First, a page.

Is a job you don’t care about really worth straining, or even losing, these relationships over?
4. Your physical health are starting to decline
Sustained high stress levels is increasingly linked to physical illness, and can manifest itself in ways including fatigue, nausea, digestive issues, disrupted sleep, increased susceptibility to colds and flus, heart palpitations, shallow laboured breath, muscle tension and pain, and headaches.
While you can alleviate the symptoms, these ailments will continue to plague you until you address the underlying cause.
It took three long years to resolve the gut issues I was suffering in my last role, and just a little longer to rehab my lower back without major surgery. My autoimmune disease still slows me down.
You can ignore the signals, but the stress of holding on will catch up with you.
Yes, holding onto retirement or that elusive redundancy is alluring. But you have a choice - is that payout worth your health and wellbeing ?
5. Uncharacteristic Overindulgence
Choose your vice - food, alcohol, drugs. Mine was shopping and wine, and I am the proud owner of many, many pairs of impractical designer 5 inch stilettos.
Be honest with yourself on whether you’re going overboard. And be honest about why you think you’re going overboard - is there an insatiable hole in your life that you’re trying to fill in the absence of a satisfying livelihood?
6. You’re in an unsupportive environment
Whether it’s constant conflict; poor communication between colleagues and/or managers; cultural or value differences; lack of clarity over your role and responsibilities; little job security; or a role that is mentally/emotionally demanding; an emotionally charged environment will take a toll on your mental wellbeing, as would an environment where you’re experiencing discrimination or bullying.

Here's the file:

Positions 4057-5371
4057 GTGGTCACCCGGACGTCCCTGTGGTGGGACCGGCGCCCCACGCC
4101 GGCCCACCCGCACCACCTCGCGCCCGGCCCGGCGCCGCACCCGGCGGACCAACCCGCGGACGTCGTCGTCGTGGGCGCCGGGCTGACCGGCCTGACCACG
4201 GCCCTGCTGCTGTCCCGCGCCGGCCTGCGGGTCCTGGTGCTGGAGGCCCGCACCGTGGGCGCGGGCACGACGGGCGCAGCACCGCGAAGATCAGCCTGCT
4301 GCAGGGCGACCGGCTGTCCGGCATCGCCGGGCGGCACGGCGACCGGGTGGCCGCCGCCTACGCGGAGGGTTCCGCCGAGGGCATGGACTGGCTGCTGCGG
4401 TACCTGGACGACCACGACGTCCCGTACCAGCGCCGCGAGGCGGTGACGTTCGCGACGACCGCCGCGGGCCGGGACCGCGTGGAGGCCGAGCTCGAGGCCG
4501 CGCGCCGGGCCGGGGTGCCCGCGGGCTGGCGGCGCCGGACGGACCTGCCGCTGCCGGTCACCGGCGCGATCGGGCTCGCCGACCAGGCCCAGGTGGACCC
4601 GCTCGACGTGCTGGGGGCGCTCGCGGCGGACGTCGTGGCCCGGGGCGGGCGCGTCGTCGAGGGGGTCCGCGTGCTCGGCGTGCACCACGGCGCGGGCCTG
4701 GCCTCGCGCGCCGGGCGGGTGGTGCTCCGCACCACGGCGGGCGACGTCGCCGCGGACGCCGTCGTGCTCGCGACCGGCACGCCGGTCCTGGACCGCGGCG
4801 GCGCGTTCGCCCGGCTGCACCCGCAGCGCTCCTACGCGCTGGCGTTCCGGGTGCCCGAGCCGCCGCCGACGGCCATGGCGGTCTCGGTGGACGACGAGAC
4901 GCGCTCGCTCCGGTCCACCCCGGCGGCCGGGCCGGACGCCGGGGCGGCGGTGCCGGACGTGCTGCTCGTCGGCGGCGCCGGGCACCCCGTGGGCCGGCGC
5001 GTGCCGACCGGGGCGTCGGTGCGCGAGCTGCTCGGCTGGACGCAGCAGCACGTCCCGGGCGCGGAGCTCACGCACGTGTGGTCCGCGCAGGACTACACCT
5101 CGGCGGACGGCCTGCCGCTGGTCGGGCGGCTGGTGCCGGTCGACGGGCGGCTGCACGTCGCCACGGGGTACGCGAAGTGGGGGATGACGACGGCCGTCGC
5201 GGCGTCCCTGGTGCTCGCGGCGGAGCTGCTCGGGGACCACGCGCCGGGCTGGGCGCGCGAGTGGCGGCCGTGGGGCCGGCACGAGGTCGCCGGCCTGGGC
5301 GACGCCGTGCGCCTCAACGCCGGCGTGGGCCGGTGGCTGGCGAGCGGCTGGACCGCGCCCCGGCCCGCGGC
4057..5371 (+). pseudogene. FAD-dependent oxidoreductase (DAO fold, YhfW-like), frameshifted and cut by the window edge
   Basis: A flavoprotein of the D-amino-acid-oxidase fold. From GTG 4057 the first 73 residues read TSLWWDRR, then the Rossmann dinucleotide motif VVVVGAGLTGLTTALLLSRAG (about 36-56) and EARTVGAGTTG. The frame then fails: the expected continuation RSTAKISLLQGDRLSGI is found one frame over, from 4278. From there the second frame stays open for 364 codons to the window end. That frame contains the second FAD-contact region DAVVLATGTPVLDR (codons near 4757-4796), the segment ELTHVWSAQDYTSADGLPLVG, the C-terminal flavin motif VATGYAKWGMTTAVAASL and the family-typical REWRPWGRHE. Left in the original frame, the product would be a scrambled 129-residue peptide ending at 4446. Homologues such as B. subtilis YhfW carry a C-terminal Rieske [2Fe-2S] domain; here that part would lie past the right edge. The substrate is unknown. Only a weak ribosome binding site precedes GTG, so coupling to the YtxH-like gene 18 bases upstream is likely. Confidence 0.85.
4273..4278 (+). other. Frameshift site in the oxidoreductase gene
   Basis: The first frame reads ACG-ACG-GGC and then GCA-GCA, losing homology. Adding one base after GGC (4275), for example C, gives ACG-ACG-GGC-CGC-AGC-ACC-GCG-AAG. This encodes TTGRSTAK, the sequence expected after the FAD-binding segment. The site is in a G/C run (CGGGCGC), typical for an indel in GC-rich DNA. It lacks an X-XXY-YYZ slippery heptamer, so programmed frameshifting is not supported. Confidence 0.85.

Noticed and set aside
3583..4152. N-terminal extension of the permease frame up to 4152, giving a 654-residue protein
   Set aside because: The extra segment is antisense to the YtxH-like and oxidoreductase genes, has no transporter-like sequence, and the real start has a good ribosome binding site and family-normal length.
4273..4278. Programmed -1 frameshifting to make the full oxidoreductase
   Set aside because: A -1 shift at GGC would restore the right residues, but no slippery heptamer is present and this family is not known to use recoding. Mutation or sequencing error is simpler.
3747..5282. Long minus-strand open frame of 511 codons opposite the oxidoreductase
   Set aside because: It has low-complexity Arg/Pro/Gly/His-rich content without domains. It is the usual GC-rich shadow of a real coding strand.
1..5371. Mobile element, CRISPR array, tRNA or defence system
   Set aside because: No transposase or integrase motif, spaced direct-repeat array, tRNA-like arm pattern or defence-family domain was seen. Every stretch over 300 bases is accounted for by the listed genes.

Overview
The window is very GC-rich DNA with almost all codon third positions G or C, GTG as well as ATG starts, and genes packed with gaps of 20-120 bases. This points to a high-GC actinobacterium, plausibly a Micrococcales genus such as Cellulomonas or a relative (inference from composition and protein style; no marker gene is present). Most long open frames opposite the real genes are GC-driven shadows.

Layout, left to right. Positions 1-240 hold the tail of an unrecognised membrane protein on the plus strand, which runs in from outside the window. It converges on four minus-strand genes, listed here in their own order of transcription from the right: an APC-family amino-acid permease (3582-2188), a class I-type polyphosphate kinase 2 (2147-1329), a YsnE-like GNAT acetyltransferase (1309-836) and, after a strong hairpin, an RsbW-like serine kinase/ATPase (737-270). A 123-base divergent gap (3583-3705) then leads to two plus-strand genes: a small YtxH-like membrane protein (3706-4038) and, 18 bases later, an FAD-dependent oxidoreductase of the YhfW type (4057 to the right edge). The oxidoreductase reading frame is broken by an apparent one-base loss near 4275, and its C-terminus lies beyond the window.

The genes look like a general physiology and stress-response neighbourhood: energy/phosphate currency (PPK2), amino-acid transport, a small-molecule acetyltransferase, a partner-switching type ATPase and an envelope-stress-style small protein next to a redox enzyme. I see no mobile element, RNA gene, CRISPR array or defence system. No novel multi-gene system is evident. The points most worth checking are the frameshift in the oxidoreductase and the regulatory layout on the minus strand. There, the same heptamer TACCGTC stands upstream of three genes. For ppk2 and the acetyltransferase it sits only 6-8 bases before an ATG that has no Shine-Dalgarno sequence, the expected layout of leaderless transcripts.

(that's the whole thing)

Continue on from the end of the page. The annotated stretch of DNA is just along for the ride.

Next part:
Being honest about whether work is starting to get you down or making you anxious means you can seek help sooner.
There is no shame in having a mental health condition such as anxiety and depression.
And it occurs across all industries: Deloitte found that 84 percent of employees’ experienced mental health issues due to work, and 48 percent said they would be uncomfortable talking to their employer about it.
A PwC report commissioned by the Australian Government found the financial and insurance sector had 33 per cent of people experiencing a mental health condition, with anxiety conditions are most prominent in the IT, media, financial and insurance industries.
While most workplaces have support structures in place, find help in the way that feels most comfortable for you - speaking from personal experience, it’s not a battle you need to fight alone. It’s bad enough to hate your life 40+ hours a week. It’s even worse when it starts to contaminate the rest of your life.
It is not normal to feel the Sunday night dreads all week long. It’s not normal to feel constantly overwhelmed. It’s not normal to feel your confidence decline.
Life is too short to wish your week away, becoming bitter and old before your time.
You have a unique and valuable contribution to offer the world.
Where you are now may not be the right place to let those skills shine … so go forth and find what makes your heart sing.